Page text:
As a woman, aspiring sculptor Camille Claudel has plenty of critics, especially her ultra-traditional mother. But when Auguste Rodin makes Camille his apprentice — and his muse — their passion inspires groundbreaking works. Yet, Camille’s success is overshadowed by her lover’s rising star, and her obsessions cross the line into madness.
Rodin’s Lover brings to life the volatile love affair between one of the era’s greatest artists and a woman entwined in a tragic dilemma she cannot escape.
The Dutch Girl by Donna Thorland
The acclaimed author of Mistress Firebrand and The Turncoat continues “her own revolution in American historical romance” with another smart, sexy, swashbuckling novel set during the American Revolution.
Manhattan and the Hudson River Valley, 1778. The British control Manhattan, the Rebels hold West Point, and the Dutch patroons reign in feudal splendor over their vast Hudson River Valley estates. But the roads are ruled by highwaymen. Gerrit Van Haren, the dispossessed heir of Harenwyck, is determined to reclaim his inheritance from his decadent brother, Andries, even if that means turning outlaw and joining forces with the invading British. Until, that is, he waylays the carriage of beautiful young finishing school teacher Anna Winters…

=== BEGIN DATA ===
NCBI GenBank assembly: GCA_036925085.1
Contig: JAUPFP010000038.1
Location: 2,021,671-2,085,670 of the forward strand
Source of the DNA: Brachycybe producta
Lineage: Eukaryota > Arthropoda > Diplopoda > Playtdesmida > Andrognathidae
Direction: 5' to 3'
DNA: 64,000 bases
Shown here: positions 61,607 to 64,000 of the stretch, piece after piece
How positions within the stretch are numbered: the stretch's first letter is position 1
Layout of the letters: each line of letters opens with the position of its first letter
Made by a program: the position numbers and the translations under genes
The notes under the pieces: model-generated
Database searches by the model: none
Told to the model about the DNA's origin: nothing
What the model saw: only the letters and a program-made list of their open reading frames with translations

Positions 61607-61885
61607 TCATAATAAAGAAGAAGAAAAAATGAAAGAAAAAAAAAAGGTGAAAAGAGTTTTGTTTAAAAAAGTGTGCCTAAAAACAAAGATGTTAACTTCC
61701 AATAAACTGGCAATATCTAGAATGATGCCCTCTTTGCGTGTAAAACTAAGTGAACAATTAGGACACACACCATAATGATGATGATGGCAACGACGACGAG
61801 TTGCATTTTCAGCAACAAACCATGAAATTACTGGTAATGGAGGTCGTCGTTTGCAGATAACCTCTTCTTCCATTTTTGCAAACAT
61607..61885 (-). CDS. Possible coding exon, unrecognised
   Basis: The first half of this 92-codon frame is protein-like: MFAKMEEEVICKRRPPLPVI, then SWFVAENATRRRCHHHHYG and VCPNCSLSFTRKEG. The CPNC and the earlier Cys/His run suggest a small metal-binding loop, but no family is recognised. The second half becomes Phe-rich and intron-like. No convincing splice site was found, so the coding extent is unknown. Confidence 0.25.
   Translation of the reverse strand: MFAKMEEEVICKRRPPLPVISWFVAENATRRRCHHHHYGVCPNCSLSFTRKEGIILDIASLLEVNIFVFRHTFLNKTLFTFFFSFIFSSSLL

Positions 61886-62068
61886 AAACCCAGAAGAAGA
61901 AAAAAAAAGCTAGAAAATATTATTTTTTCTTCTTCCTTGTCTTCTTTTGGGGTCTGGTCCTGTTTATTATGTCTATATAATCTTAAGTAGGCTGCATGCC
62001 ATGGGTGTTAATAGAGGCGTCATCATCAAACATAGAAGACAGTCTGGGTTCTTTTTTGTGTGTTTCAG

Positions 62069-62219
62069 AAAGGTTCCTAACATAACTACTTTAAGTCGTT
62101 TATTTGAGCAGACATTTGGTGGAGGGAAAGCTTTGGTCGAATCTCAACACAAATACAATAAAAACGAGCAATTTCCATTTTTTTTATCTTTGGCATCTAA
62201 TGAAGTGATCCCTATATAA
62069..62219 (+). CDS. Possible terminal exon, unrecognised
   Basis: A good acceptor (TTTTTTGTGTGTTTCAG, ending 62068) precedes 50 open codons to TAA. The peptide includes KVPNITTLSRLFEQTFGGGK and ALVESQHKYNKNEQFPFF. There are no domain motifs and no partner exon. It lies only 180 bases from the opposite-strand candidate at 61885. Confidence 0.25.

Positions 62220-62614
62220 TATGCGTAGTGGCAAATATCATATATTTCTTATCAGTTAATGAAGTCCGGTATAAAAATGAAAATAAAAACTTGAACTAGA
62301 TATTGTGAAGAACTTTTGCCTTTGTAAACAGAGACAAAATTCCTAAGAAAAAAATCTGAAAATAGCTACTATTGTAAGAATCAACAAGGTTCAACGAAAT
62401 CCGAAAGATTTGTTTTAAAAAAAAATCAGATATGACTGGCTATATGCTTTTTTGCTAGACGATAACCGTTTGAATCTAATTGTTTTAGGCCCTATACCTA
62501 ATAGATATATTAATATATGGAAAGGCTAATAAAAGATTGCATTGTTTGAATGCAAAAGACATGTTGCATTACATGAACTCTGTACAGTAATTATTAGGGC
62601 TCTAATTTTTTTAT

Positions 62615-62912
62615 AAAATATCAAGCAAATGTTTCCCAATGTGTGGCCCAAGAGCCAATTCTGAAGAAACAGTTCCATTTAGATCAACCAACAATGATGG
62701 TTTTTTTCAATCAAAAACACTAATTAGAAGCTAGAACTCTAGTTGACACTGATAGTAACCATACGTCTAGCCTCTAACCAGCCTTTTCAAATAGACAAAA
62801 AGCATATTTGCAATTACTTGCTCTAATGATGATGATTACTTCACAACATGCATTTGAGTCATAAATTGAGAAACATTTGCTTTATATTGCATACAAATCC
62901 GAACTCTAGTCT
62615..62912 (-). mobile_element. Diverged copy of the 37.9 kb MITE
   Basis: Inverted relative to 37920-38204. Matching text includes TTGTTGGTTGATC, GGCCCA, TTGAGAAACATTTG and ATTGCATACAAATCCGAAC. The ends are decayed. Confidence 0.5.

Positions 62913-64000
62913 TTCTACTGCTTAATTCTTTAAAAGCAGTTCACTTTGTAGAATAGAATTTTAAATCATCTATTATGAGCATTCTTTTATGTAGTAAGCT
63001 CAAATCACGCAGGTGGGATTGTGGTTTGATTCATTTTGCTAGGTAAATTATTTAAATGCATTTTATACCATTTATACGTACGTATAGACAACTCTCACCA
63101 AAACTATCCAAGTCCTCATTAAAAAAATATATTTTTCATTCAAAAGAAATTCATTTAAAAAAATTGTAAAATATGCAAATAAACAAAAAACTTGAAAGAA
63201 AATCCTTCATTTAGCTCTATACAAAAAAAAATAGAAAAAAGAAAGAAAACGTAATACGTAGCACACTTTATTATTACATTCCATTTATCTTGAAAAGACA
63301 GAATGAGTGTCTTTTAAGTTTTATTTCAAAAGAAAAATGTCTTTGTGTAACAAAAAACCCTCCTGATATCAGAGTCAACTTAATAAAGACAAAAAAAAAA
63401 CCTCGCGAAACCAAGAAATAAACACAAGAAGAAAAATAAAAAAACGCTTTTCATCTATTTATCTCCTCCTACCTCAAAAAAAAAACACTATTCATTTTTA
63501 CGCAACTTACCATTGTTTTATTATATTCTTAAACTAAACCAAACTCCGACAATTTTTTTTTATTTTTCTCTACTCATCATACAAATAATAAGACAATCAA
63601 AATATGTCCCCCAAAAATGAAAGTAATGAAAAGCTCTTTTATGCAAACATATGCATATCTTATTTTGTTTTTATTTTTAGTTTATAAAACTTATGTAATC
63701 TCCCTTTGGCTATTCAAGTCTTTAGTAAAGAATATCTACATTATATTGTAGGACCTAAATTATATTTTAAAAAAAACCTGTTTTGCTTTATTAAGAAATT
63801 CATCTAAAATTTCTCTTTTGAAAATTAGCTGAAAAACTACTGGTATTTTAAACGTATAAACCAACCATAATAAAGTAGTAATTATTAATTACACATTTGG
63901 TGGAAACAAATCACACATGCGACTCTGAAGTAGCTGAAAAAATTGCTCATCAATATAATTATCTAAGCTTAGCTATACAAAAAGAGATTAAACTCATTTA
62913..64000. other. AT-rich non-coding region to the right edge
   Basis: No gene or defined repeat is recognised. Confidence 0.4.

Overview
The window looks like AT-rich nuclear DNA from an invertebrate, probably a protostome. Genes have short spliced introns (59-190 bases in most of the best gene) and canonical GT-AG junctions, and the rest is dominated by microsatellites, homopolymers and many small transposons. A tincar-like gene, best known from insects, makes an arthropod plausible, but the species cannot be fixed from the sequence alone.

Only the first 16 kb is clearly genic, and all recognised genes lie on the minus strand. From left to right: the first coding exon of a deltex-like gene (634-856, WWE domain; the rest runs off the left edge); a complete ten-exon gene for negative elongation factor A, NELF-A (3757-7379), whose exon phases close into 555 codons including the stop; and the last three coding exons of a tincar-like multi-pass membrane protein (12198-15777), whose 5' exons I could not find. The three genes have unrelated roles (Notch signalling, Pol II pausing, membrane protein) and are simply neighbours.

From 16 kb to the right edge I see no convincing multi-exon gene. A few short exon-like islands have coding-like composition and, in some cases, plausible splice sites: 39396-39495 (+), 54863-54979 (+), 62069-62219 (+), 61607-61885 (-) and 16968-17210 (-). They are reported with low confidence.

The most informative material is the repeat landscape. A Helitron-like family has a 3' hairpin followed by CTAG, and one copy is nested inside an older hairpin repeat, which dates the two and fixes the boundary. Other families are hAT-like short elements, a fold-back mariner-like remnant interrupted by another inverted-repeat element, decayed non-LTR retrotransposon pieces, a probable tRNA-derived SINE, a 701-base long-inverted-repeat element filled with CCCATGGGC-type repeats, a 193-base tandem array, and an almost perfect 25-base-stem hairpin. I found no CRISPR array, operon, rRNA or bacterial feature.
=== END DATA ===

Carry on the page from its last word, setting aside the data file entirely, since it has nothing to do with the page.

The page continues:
Anna is a committed Rebel with a secret past and a dangerous mission to secure the Hudson Highlands for the Americans. Years ago, she was Annatje, the daughter of a tenant farmer who led an uprising against the corrupt landlords and paid with his life. Since then, Anna has vowed to see the patroon system swept aside along with British rule. But at Harenwyck she discovers that politics and virtue do not always align as she expects… and she must choose between two men with a shared past and conflicting visions of the future.
Belle Epoque by Elizabeth Ross
When Maude Pichon runs away from provincial Brittany to Paris, her romantic dreams vanish as quickly as her savings. Desperate for work, she answers an unusual ad. The Durandeau Agency provides its clients with a unique service — the beauty foil. Hire a plain friend and become instantly more attractive.